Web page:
Rabbi Danya Ruttenberg  writes books about the messy business of trying to be a person in the world, and how spirituality can inform and transform that work. Sometimes that’s about parenting, sometimes feminism, sex, God, justice, or joy.  It’s all interconnected, isn’t it?

She’s a highly-sought keynote speaker and lecturer who has been named by Newsweek and The Daily Beast as one of ten “rabbis to watch,” and one of the top 50 most influential women rabbis

 

Hanukah means “rededication,” and refers to the rededication of the ancient Temple in Jerusalem—Judaism’s holiest site—after it was defiled by foreign armies.

This, then, is the time to enter into our own most holy spaces, and to look around, and to see the ways in which we need to be rededicated, renewed.  How have we allowed our boundaries to be crossed? How have we set our intuition or our most precious relationships to the side? How have we second-guessed ourselves, assumed that other people know better than we do? How have we failed to give attention to the things that most nourish us? What have we let slide…. and what’s the cost?

The real miracle of Hanukah is the fact that, even after the Temple was profaned, it could still be restored.  Who you are matters. What you need matters, and your intuition—the still, small voice within—tells you this, all the time. The hard part is making the space and time to hear it—but sometimes in the dark, it’s easier to find that one, tiny flicker that we need to follow all the way home.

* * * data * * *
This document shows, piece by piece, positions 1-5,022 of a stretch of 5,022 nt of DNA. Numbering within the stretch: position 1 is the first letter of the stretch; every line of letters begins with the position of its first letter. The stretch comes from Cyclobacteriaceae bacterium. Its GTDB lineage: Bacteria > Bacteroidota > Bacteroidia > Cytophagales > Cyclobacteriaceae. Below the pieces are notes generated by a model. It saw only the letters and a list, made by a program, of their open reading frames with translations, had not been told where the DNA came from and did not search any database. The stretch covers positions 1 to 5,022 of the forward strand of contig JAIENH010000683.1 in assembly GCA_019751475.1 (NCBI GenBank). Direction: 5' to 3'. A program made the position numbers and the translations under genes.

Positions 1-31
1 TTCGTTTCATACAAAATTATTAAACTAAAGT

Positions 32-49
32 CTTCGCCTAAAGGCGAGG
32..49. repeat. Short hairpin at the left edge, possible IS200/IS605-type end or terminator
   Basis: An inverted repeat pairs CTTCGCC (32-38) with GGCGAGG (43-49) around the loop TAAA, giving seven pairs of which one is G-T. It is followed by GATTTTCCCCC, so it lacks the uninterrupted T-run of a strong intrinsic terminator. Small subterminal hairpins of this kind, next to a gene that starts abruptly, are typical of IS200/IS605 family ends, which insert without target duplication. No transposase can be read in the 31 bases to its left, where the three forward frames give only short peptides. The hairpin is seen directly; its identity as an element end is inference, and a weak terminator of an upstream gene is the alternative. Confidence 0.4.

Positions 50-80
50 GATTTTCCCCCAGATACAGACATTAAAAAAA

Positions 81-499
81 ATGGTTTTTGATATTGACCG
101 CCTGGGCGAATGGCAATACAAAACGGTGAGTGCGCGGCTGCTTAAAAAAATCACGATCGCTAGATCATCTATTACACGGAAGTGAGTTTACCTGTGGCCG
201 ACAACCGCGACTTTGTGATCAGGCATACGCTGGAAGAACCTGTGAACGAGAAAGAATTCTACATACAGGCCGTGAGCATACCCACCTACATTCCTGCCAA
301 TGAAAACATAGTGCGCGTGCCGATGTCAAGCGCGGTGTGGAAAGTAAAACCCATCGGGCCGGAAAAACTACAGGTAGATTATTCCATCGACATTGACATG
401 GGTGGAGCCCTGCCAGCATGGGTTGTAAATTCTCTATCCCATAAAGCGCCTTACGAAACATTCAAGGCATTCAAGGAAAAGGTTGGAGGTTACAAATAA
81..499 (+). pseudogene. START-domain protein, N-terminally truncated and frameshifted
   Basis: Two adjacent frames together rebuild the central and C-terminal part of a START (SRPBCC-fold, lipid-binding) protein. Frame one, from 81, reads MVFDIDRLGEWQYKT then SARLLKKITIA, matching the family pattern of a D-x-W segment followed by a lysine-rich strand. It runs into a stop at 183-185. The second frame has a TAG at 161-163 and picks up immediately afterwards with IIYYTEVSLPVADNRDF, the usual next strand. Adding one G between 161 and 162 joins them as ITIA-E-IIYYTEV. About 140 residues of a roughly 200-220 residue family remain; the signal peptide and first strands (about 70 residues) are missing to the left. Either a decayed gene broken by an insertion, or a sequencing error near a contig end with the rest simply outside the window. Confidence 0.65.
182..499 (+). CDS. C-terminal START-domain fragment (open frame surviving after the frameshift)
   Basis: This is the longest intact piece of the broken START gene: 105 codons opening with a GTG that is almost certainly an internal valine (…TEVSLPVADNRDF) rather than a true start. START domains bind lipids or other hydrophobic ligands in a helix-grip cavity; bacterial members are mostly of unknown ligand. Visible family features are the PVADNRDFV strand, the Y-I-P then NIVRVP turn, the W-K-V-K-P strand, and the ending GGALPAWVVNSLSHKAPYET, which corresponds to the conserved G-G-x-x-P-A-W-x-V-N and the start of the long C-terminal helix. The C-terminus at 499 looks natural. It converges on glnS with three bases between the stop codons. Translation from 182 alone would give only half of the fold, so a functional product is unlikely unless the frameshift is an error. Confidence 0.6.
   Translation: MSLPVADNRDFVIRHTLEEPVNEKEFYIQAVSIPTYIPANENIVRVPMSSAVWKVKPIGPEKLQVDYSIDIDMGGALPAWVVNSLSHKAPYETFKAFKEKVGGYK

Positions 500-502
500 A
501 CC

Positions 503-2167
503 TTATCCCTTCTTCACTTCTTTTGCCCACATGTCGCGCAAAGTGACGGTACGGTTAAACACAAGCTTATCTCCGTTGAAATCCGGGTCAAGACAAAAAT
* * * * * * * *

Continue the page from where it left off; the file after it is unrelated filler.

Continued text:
Part of how the Temple was rededicated involved re-lighting the menorah. Hanukah, of course, is a time of light —a time to find our own light, to let it shine out, gorgeously, in every direction. To rededicate ourselves to taking care of ourselves—and to allowing our great, gorgeous light to illuminate others, to be of service to the world as a whole.

Rav Kook, the first chief rabbi of Israel, wrote, “Everyone must know that within them burns a candle–and that no one’s candle is identical with the candle of another, and that there is no human being without a candle. One is obligated to work hard to reveal the light of one’s candle in the public realm for the benefit of the many. One needs to ignite one’s candle and make of it a great torch to enlighten the whole world.”

May these darkest nights of the year offer you the opportunity to shine on, exquisitely.